Caring for Our Environment

Situated in an Area of Outstanding Natural Beauty (AONB) we are more than aware of our impact on the natural environment. We have a duty to protect the very source of our learning and enjoyment and all participants are encouraged to follow the country code and show respect for those that live and work here. Committed to our educational aims, we believe strongly that our groups and visitors should take away with them an enhanced awareness of their environment, their impact upon it, and how they can strive to protect it. Aware that our very presence can cause erosion to the sites we visit, we ask our participants to take care where they tread, this helps us to protect footpaths, river banks and areas where rare fauna and flora exist.

Fauna and Flora

Photo of Northern Marsh Orchid We are proud to have discovered rare orchids in the centre grounds and in the spring the roadside verges are alive with Early Purple Orchids and Wild Pansies.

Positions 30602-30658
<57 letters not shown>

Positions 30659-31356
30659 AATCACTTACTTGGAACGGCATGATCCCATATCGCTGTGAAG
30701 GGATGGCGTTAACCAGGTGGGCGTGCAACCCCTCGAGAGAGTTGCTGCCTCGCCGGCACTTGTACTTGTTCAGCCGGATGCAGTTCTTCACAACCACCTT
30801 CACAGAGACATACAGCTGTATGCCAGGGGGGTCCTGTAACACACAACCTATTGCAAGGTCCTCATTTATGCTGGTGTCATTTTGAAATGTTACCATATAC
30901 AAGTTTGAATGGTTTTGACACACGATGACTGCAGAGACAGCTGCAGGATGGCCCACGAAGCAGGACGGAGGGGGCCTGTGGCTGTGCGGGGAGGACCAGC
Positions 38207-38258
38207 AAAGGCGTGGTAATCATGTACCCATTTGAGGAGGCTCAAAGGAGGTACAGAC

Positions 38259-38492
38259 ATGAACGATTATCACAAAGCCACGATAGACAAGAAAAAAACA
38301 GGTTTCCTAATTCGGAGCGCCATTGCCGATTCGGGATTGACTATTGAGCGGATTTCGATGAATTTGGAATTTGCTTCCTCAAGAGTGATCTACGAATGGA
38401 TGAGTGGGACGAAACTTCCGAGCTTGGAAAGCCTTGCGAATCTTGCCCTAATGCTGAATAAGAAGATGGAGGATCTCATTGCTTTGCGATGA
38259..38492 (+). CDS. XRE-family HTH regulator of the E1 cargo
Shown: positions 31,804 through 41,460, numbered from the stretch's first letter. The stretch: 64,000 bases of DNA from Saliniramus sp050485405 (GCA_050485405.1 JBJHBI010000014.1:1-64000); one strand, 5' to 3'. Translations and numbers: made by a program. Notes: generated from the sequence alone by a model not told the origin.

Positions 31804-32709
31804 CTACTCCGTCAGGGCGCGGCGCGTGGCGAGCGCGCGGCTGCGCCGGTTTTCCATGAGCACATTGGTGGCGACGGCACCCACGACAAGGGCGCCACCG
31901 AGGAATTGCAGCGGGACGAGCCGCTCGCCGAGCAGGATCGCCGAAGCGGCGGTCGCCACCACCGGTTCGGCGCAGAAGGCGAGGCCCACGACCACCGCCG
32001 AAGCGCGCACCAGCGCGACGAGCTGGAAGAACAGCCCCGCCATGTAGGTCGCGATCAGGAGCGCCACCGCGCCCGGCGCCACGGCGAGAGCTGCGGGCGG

The lucky birdwatcher may spot Peregrine Falcons or even a Hen Harrier. These birds are protected at the nearby RSPB reserve of Geltsdale. Red Squirrels are not an uncommon sight locally, often to be seen scurrying amongst the woodland on the banks of the River South Tyne, they are under threat of domination by their American cousins, the Grey Squirrel. Recently, evidence has been found of the presence of Otters, whose footprints have been seen on the muddy banks of the river. Close to the sources of the rivers, South Tyne, Wear and Tees is the remote research centre of Moor House It is England's highest and largest terrestrial National Nature Reserve (NNR) and is a UNESCO Biosphere Reserve, and a European Special Protection Area. These uplands are well known for their sub-arctic climate, and here fragile Spring Gentians can be found.